Cleveland Indians: Francisco Lindor — Lindor has plenty of fun when he’s on the diamond and isn’t nicknamed “Paquito” and “Mr. Smile” by mistake.

Colorado Rockies: Nolan Arenado — A three-time NL home run leader and a seven-time Gold Glove winner, Arenado can do it all, and that’s valuable on Parks Dept. Field No. 2.

Detroit Tigers: Miguel Cabrera — The 37-year old already has one Backyard Baseball appearance on his resume in 2010, so why shouldn’t he be up for grabs a decade later.

Houston Astros: José Altuve — Speed, defensive skills and power at the plate, all in a diminutive frame, Altuve is essentially the real life incarnation of Pablo Sanchez.

Kansas City Royals: Salvador Pérez — Pérez may not have the same type of power as some catchers in the past like Mike Piazza, but he would be vital in cutting down would-be base stealers on any field.

Los Angeles Angels: Mike Trout — From his skills at tracking down fly balls to hammering hits and stealing bases, Trout’s all-around play rivals any of the Backyard Kids.

Los Angeles Dodgers: Clayton Kershaw — Like Randy Johnson in the Backyard Baseball 2001, Kershaw is the perfect hard throwing lefty to put on the bump.

Miami Marlins: Brian Anderson — The 6-foot-3 Anderson would provide a good one-two punch in the heart of any lineup alongside Keisha Phillips.

Milwaukee Brewers: Christian Yelich — A lethal left-handed bat, the 2018 NL MVP could easily punish opposing pitchers on the short right-field fence at Eckman Acres.

Minnesota Twins: Byron Buxton — With a streak of 33 straight stolen bases under his belt, “Buck” has speed for days that could be lethal paired with Pete Wheeler.

New York Mets: Jacob deGrom — A blistering fireball or lethal right hook from deGrom would mow down batters one after another, hopefully with some sick flow blowing in the breeze.

New York Yankees: Aaron Judge — The 6-foot-7 outfielder would arguably be the tallest player to ever take the field at Tin Can Alley, but he has easily enough power, no Aluminum Power Bat necessary.

Oakland A’s: Matt Chapman — With stellar range, arm strength and accuracy, Chapman could slow down any screaming line drive sent his way.

Philadelphia Phillies: Bryce Harper — On top of his plate prowess, the roving right fielder would be a hot commodity at Playground Commons.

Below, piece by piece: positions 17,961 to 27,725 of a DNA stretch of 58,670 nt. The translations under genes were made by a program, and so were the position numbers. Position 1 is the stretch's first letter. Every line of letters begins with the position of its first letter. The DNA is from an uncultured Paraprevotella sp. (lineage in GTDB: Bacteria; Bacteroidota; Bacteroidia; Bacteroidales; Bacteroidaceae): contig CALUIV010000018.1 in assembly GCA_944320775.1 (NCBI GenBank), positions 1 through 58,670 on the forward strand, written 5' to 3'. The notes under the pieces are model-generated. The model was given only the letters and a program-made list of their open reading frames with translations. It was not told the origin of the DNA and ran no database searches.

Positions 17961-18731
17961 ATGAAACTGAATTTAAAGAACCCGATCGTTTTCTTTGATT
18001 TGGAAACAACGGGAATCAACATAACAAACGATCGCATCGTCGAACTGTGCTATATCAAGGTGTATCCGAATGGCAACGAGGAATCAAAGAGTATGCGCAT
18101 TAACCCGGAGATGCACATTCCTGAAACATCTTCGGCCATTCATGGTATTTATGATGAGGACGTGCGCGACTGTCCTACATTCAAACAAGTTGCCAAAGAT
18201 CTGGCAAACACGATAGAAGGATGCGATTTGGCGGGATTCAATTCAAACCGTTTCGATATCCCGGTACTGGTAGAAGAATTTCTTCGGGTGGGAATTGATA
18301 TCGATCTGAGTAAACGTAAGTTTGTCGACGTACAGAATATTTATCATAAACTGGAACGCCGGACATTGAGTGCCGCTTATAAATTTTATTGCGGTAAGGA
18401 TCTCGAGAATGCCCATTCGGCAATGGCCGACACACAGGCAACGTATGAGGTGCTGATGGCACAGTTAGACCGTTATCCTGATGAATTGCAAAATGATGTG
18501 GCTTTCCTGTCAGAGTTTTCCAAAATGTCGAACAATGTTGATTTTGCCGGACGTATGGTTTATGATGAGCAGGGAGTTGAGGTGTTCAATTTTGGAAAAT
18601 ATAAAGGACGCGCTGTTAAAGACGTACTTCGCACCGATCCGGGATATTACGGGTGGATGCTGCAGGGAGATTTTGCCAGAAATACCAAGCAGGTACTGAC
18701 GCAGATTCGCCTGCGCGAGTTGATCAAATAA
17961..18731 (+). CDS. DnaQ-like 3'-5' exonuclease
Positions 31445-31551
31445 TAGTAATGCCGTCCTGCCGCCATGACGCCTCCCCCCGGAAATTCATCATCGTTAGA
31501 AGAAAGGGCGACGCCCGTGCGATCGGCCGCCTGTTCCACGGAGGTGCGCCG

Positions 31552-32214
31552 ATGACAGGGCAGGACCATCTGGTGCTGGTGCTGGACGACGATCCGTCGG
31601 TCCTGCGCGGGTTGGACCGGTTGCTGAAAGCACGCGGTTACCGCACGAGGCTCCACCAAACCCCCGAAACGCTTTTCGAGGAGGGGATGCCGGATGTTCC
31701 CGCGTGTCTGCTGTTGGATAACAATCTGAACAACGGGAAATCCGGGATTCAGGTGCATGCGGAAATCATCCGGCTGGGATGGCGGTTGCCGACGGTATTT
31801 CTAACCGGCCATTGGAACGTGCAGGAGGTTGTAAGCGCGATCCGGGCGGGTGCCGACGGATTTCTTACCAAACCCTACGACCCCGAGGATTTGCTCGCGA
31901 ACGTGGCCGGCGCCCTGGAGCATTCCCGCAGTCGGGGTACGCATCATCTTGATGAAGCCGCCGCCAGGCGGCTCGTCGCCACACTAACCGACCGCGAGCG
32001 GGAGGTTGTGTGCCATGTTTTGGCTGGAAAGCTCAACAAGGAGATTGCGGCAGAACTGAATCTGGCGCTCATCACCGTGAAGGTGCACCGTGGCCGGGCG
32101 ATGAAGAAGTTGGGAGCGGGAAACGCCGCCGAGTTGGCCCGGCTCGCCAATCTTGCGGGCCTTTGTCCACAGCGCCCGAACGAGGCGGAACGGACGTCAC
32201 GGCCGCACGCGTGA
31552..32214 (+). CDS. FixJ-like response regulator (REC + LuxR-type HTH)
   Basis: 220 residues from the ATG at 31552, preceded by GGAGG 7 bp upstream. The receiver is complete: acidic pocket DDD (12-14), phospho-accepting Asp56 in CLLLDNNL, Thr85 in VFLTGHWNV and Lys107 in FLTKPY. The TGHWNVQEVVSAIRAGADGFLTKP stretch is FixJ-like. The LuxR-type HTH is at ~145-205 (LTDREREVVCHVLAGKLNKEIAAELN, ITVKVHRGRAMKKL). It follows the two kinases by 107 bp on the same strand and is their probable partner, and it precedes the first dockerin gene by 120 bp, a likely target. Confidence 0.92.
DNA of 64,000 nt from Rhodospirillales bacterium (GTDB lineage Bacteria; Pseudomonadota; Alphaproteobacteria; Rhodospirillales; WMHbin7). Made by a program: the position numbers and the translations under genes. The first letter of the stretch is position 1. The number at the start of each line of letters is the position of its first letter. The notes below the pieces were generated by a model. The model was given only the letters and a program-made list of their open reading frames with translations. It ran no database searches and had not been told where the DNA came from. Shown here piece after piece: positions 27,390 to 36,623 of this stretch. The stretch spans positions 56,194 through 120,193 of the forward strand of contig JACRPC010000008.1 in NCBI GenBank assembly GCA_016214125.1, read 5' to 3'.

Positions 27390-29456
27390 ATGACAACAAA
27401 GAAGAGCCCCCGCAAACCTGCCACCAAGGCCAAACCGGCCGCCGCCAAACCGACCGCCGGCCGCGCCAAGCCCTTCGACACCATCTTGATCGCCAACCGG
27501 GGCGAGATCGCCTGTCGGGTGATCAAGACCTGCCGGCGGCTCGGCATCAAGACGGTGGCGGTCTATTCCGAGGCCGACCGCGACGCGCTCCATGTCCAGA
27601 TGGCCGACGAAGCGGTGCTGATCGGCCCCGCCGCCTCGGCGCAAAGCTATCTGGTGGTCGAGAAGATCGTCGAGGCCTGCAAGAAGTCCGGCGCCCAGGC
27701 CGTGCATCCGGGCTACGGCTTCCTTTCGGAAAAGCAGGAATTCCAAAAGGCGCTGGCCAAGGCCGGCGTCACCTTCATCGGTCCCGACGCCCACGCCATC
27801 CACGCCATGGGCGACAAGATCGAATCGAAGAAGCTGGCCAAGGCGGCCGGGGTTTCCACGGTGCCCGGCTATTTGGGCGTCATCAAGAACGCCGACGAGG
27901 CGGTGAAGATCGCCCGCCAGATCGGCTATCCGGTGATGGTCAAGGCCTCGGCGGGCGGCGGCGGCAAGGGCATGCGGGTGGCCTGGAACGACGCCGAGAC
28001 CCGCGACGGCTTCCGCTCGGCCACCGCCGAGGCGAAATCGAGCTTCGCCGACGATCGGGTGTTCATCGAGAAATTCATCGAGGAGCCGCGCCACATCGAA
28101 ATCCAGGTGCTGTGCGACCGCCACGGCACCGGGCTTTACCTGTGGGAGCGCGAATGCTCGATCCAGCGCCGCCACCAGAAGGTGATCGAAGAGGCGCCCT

Pittsburgh Pirates: Josh Bell — After becoming just the fourth player to hit a ball on the fly into the Allegheny River at PNC Park, Bell would have no trouble going yard at Steele Stadium.

San Diego Padres: Fernando Tatis Jr. — Tatis Jr. might be the youngest player on this list, making him a natural fit, not to mention his incendiary speed that will come in handy off a crazy bunt.

San Francisco Giants: Buster Posey — The three-time World Series champion caught every game in the Giants’ 2010 run, and would be the perfect backstop for any hurler.

St. Louis Cardinals: Yadier Molina — Molina is a seasoned catcher any team can rely on, and despite my despise for the Cardinals’ stalwart, every game needs a fired up, wily veteran.

Seattle Mariners: Kyle Seager — With strong defensive skills and eight consecutive 20-plus home run seasons, Seager could rock on alongside the Khan brothers.

Tampa Bay Rays: Ji-Man Choi — The designated hitter, first baseman and outfielder is the perfect utility pick for any Backyard team.

Texas Rangers: Corey Kluber — Given his stoic roboticism and 1,461 career strikeouts to date, the “Klubot” may rival the consistency of Mr. Klanky.

Toronto Blue Jays: Vladimir Guerrero Jr. — Vladimir Guerrero Jr. carries much of Toronto’s youth movement hype, so it’s only fitting that he follows in his father’s footsteps.

Washington Nationals: Juan Soto — Soto is one of the biggest rising stars in baseball and his patented “Soto Shuffle” would be great to see animated into the Backyard Sports universe.

Follow Sean Davis on Twitter @SDavis_PDR or contact him at 608-745-3512.